Faced with the need to use stock Packard com­po­nents, Vin­cent select­ed his sec­ond pro­to­type for fur­ther devel­op­ment. He built it the way every hot-rod­der would decades lat­er, stuff­ing the biggest engine into the small­est chas­sis. The lat­ter was from a Packard 443, rid­ing a 126.5-inch wheel­base. (Some say it was a 626, but its crank­hole posi­tion and eight-lug wheels sug­gest 443.) The engine was the nine-main-bear­ing 385 cid Super Eight with 106 bhp in stock form.

Designed for speed, Vincent’s spe­cial had an alu­minum body and lacked road equipment—no lights, wind­shield, fend­ers or bumpers. Its twin buck­et seats were stag­gered, the passenger’s mount­ed slight­ly far­ther back to give the dri­ver more elbow room when wheel­ing this brute around the Prov­ing Grounds. And wheel it did, accord­ing to Charles A. Lind­bergh.

In 1928 the famous avi­a­tor vis­it­ed the Prov­ing Grounds to see the new Packard Diesel air­craft engine, and Vin­cent offered him a few laps with his toy. “I drove the car sev­er­al times around the track, at a lit­tle over 100 miles an hour, if my mem­o­ry is cor­rect,” Lind­bergh wrote. “I believe the aver­age was 109 mph, and that the car had aver­aged about 128 mph with its reg­u­lar dri­ver; but I am vague on these fig­ures.”9

Reborn and Recreated

Jesse Vincent’s Speed­ster remained at the Prov­ing Grounds for many years and then dis­ap­peared. Its body shell was found in the 1970s by Packard col­lec­tors Dale and Don Lyons. Along with A.J. “Jim” Bal­four, they rebuilt the car with “donor” Packard parts. By the 1990s, it was seen at Packard Club events. It is now dis­played at America’s Packard Muse­um in Day­ton, Ohio.  Jim Bal­four wrote about it in The Packard Cor­morant #52 (Autumn 1988).

Then in 2016, Jer­ry Mis­ce­vich of Bur­bank, Cal­i­for­nia, built a per­fect repro­duc­tion. “I saw its pic­tures in the 1978 Auto­mo­bile Quar­ter­ly Packard book,” Jer­ry told Jay Leno, “and I just said ‘wow—I can’t believe they made some­thing like that’….It just wouldn’t leave me alone.”10

Work­ing only from pho­tos, Mis­ce­vich formed the body (steel not alu­minum in this case) over a wood frame, the engine bored out and tuned to deliv­er 120-125 bhp. Every com­po­nent matched the orig­i­nal, includ­ing the Bijur lubri­ca­tion sys­tem, Detroit Lubri­ca­tor updraft car­bu­re­tor, three-speed gear­box, 16-inch mechan­i­cal brakes and stag­gered seat­ing. This exact­ing recre­ation can be enjoyed in a video with Jay and Jer­ry on “Jay Leno’s Garage” via YouTube.11

Sixth Series 626: first production Speedster, 1929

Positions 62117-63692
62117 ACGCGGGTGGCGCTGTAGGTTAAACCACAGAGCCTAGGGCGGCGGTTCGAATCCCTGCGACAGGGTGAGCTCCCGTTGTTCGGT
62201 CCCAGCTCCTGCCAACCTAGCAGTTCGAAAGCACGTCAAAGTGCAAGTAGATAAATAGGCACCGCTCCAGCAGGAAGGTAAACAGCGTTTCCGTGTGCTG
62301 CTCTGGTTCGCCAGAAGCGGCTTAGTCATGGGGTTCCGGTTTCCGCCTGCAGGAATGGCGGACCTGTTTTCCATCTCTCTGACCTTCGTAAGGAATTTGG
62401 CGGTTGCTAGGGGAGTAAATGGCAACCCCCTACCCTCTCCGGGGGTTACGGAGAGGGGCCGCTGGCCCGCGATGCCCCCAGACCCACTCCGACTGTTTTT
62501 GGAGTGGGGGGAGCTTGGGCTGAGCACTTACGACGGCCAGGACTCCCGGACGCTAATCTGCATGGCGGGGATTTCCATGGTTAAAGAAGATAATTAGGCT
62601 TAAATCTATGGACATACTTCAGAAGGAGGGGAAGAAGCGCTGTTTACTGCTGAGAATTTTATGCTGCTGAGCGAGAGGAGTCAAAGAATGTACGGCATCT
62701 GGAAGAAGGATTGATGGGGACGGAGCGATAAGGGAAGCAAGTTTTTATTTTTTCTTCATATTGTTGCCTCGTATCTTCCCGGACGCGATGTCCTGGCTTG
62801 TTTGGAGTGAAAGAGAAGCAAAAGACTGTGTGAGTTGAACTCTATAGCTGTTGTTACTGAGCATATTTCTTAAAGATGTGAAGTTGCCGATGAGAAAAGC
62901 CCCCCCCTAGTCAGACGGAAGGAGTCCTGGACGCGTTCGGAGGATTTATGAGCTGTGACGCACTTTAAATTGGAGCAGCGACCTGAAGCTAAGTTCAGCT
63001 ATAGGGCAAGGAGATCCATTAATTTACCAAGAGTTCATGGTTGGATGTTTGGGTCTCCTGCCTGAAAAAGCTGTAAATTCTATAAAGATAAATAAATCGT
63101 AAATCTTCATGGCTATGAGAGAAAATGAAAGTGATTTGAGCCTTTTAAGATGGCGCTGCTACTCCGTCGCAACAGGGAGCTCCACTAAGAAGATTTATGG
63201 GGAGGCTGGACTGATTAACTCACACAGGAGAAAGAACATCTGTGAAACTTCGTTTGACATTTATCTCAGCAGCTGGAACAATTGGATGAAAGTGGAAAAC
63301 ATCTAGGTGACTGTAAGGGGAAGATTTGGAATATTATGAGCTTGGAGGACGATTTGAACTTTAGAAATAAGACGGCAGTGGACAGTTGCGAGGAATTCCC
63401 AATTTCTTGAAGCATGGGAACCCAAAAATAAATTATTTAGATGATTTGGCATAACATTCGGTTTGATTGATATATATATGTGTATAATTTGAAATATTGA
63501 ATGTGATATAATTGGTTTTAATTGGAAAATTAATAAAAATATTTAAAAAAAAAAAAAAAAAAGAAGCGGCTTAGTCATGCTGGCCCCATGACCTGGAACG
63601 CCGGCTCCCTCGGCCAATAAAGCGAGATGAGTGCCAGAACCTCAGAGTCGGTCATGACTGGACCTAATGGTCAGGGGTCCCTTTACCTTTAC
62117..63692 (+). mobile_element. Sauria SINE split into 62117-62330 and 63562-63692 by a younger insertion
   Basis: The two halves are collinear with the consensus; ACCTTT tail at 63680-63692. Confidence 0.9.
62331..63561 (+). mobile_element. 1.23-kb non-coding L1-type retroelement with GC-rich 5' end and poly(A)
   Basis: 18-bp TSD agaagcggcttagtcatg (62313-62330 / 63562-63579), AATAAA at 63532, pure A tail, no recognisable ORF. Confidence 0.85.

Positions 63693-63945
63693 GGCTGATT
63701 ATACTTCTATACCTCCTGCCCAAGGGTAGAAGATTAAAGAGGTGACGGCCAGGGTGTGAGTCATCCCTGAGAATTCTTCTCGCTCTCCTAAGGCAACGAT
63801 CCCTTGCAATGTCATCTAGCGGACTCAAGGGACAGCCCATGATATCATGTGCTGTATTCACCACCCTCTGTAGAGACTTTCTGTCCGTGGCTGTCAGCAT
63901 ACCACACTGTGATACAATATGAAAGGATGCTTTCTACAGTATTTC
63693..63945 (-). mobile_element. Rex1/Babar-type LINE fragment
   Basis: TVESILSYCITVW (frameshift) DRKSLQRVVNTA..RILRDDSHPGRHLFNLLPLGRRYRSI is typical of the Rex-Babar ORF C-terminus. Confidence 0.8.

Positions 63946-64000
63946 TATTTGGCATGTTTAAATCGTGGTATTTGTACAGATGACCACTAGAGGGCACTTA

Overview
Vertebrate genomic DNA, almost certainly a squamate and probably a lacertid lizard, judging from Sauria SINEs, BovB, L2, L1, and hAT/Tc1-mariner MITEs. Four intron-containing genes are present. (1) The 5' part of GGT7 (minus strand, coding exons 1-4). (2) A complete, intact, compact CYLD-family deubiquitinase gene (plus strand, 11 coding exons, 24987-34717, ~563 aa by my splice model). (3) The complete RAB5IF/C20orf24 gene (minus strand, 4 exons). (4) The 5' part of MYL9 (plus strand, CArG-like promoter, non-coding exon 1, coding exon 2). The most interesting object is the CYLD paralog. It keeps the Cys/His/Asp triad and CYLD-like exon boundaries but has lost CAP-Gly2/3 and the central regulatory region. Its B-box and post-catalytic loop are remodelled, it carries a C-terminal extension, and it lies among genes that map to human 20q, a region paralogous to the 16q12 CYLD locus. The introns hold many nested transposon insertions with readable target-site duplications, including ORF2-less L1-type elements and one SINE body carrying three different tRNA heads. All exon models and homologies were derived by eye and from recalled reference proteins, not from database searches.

Fac­to­ry ren­der­ing of the 626 phaeton. (Jim Bal­four collection)

With Packard rid­ing high on seem­ing­ly-lim­it­less 1920s pros­per­i­ty, a pro­duc­tion vari­ant of the Vin­cent Speed­ster was con­ceiv­able. Packard chief body design­er Vin­cent D. Kap­tur was entrust­ed with the first pro­duc­tion mod­el. He was assist­ed by a bright new design­er named Wern­er Gub­itz, of whom more anon.

The cars were intro­duced on the 1929 626 chas­sis in August 1928, most with road­ster or phaeton bod­ies. A few sedans were also built. Rac­ing dri­ver Tom­my Mil­ton drove a sedan from Mia­mi to Los Ange­les aver­ag­ing 50 mph, which was pret­ty impres­sive giv­en the roads of those days.

The spec­i­fi­ca­tion fol­lowed Vincent’s prac­tice of a big engine in a small chas­sis. Pow­er was from the 385 cid  Eight, with high-lift camshaft and high com­pres­sion head, which raised horse­pow­er to 130. Unique to the Speed­ster was a vac­u­um boost­er pump. The rear axle ratios were 4.00 or 3.31 instead of the stan­dard 4.38 and 4.07. High gear­ing was uncom­mon when few roads allowed rapid motor­ing. When they did, though, the Speed­ster own­er could “open her up,” press a floor ped­al, and enjoy what Ned Jor­dan called “the roar of the cut-out.”

At a glance, the 626 Speed­ster looked like an ordi­nary Packard, with a longer hood and short­er deck, craft­ed in the company’s new cus­tom body shop. The road­ster lost 14 inch­es behind the front seat to fit the 126.5-inch chas­sis; the phaeton was more con­ven­tion­al. The price for either was $5000 ($86,000 in today’s mon­ey), a hefty sum in 1929.

The little-known 626

That this Speed­ster even exist­ed was uncom­mon knowl­edge, because Packard did no spe­cif­ic adver­tis­ing. As a result, pro­duc­tion was tri­fling. Esti­mates run from few­er than 50 to a high of 70 for all body styles; one source says only 24. Alas only three 626 Speed­sters are known to exist, and for many years the Hen­ry Ford Museum’s road­ster was thought to be the only survivor.

The Museum’s car, the gift of Mont­gomery Young, rep­re­sents one of the most endur­ing­ly attrac­tive, fine­ly fin­ished and lux­u­ri­ous Packards of the 1920s. The orig­i­nal own­er, Emil Fikar, Jr. of Berwin, Illi­nois, insist­ed it be capa­ble of 100 mph. After per­son­al­ly sat­is­fy­ing him­self that it was, he paid Chicago’s Bruesce Motor Sales $5260 in Octo­ber 1928. The invoice list­ed only two options: chrome plat­ed wire wheels ($250), and god­dess of speed mas­cot ($10). Packard declined to sup­ply frip­peries like side­mounts or wind­wings: “As min­i­mum head resis­tance is essen­tial for max­i­mum speed, no spec­i­fi­ca­tions are accept­ed for Deluxe equip­ment for these spe­cial cars.”12

 Designing the ultimate Speedster